Disney CEO Says He’s “Sorry” For War With Florida

(NewsGlobal.com)- Disney CEO Bob Iger who recently made a comeback as the company’s chief executive after retiring in 2021, said that he feels “sorry” for the battle Disney got into with Florida lawmakers over gender discussions in elementary school classrooms, according to The Epoch Times.

Disney confronted Florida Governor Ron DeSantis after he signed the Parental Rights in Education bill that left-wing advocates dubbed the “Don’t Say Gay” bill. The Florida law prohibits teachers from discussing gender or orientation with their students in kindergarten through third grade.

The recent apology is at odds with Iger’s comments earlier this year when he said that the bill will be harmful to children.

“It seemed potentially harmful to kids,” Iger said during an interview with CNN, adding that the company needs to speak out even if it puts the business at risk. Eight months later, however, Iger seems to be having second thoughts.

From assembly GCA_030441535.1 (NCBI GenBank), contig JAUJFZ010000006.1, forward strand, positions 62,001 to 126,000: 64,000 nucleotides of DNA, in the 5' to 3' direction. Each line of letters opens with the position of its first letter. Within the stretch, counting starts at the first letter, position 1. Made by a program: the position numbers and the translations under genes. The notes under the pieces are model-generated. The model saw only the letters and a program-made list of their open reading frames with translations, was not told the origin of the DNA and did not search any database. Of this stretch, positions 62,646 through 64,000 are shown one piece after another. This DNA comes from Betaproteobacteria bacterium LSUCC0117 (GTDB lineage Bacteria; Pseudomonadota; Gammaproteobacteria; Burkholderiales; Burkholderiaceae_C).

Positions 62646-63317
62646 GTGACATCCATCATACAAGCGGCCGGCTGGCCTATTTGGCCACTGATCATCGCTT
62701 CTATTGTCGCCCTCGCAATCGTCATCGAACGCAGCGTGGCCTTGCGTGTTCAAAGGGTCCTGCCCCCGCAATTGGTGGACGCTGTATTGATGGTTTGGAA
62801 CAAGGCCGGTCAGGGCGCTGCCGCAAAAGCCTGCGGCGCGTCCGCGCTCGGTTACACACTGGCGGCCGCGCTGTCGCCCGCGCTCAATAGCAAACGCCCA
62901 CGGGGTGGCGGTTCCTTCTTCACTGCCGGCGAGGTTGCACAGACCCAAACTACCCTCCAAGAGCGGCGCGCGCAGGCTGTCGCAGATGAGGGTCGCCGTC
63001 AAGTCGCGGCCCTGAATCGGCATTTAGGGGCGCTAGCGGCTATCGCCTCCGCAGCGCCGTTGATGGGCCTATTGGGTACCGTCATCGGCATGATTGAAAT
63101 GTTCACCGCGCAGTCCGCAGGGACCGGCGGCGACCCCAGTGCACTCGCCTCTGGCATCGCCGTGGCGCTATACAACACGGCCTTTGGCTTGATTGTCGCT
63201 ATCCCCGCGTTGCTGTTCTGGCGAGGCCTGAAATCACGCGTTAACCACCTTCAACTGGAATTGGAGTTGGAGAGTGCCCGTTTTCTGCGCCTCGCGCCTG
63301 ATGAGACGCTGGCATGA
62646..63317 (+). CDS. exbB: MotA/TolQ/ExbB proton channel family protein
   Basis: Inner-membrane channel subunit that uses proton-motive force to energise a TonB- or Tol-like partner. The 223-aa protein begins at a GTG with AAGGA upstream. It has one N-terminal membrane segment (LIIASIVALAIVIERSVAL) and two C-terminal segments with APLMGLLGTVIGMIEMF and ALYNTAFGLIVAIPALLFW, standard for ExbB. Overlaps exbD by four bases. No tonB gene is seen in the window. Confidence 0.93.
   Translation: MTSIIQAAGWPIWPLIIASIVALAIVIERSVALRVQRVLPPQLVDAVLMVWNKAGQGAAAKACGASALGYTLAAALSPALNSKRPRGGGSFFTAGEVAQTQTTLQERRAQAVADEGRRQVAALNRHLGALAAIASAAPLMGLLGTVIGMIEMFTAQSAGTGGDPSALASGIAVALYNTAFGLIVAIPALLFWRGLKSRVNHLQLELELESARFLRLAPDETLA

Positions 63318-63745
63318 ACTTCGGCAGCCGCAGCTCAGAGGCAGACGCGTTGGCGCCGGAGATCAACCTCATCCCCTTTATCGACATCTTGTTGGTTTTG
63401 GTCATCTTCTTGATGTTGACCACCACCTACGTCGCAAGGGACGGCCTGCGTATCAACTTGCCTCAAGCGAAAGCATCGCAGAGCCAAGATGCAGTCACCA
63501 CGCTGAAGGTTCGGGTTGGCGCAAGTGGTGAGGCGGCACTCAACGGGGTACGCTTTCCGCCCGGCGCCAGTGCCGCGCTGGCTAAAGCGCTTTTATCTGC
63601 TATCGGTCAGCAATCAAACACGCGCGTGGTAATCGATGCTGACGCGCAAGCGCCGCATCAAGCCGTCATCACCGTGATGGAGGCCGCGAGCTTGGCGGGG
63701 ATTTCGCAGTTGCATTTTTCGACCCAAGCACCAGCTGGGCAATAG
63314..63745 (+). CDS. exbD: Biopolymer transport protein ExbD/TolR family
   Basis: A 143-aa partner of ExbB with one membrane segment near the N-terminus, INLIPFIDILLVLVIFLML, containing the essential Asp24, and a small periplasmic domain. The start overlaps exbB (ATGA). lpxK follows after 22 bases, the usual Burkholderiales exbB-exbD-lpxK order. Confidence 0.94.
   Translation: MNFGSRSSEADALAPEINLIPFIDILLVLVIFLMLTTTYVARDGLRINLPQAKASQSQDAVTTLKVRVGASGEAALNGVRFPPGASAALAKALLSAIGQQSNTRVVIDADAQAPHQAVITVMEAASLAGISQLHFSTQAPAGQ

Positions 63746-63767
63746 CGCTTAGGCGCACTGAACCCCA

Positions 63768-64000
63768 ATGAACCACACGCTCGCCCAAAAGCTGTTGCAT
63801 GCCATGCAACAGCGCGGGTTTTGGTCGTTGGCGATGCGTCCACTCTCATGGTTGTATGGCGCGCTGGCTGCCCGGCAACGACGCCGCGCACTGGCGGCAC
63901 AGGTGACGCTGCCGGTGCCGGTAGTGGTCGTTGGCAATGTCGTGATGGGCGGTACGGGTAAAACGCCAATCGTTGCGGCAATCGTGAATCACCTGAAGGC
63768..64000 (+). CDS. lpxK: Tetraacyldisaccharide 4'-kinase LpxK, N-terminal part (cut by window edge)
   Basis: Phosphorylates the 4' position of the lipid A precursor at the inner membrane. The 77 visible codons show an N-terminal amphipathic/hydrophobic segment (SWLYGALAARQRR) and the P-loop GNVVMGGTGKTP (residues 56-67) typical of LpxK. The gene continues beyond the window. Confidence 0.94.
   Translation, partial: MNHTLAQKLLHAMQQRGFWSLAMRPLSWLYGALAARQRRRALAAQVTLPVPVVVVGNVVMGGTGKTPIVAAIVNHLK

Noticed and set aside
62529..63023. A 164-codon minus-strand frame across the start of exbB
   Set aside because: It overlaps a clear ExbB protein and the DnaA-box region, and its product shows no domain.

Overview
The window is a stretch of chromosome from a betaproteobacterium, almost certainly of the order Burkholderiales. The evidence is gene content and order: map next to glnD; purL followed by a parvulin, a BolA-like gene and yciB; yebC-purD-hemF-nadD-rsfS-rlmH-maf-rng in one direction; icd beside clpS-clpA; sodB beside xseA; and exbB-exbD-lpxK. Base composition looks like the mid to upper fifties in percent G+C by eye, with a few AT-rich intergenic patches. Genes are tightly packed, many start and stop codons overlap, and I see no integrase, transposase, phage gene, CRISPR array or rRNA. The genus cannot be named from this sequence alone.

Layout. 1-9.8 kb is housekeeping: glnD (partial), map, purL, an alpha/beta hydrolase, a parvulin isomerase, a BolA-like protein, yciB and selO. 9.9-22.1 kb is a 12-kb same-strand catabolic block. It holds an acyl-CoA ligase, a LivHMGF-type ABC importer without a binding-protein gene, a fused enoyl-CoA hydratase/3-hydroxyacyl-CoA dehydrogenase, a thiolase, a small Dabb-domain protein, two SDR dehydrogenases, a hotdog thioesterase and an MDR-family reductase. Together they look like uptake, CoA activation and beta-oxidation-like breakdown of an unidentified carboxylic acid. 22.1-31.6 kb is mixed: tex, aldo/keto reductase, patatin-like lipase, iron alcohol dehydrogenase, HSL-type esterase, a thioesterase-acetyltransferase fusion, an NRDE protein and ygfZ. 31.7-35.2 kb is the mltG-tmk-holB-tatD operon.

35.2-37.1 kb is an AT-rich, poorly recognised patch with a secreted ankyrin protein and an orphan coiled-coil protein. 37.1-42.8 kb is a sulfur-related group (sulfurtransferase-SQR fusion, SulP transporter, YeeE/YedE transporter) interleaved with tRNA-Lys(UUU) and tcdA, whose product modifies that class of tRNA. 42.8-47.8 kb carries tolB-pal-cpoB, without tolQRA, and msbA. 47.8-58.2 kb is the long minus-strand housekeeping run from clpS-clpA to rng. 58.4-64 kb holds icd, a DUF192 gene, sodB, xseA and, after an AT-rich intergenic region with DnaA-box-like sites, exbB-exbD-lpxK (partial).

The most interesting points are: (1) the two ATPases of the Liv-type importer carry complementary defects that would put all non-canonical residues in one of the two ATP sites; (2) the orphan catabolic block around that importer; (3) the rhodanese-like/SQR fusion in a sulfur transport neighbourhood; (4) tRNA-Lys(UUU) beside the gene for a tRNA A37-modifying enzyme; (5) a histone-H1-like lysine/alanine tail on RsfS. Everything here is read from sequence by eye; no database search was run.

In a series of video clips shared by journalist Christopher Rufo, Iger was speaking at a town hall and fielded questions regarding the company’s involvement in the political culture war.

The CEO said that while Disney will still support the LGBT community, it needs to strike a “delicate balance” between listening and talking to its audience.

“It’s important to have respect for the people you are serving,” he said.

Another question was about DeSantis’ move to strip Disney of its special tax privileges that allow it to govern itself. Losing the privilege reportedly means that Disney will no longer be able to control its own policing, infrastructure, and zoning.

Iger said that he would have to follow up on that matter, but that he has seen the news, adding that it occurred after he had already left.

Iger was the CEO of Disney from 2005 to 2020 when the reigns were given over to Bob Chapek. Chapek led the company through the pandemic, shutting down the resorts, theme parks, movie theaters, and live sports events. His 11-month tenure is marked by a strained relationship with the Florida government, despite being allowed to open its parks as early as July 2020, while California’s parks were mandated to remain closed.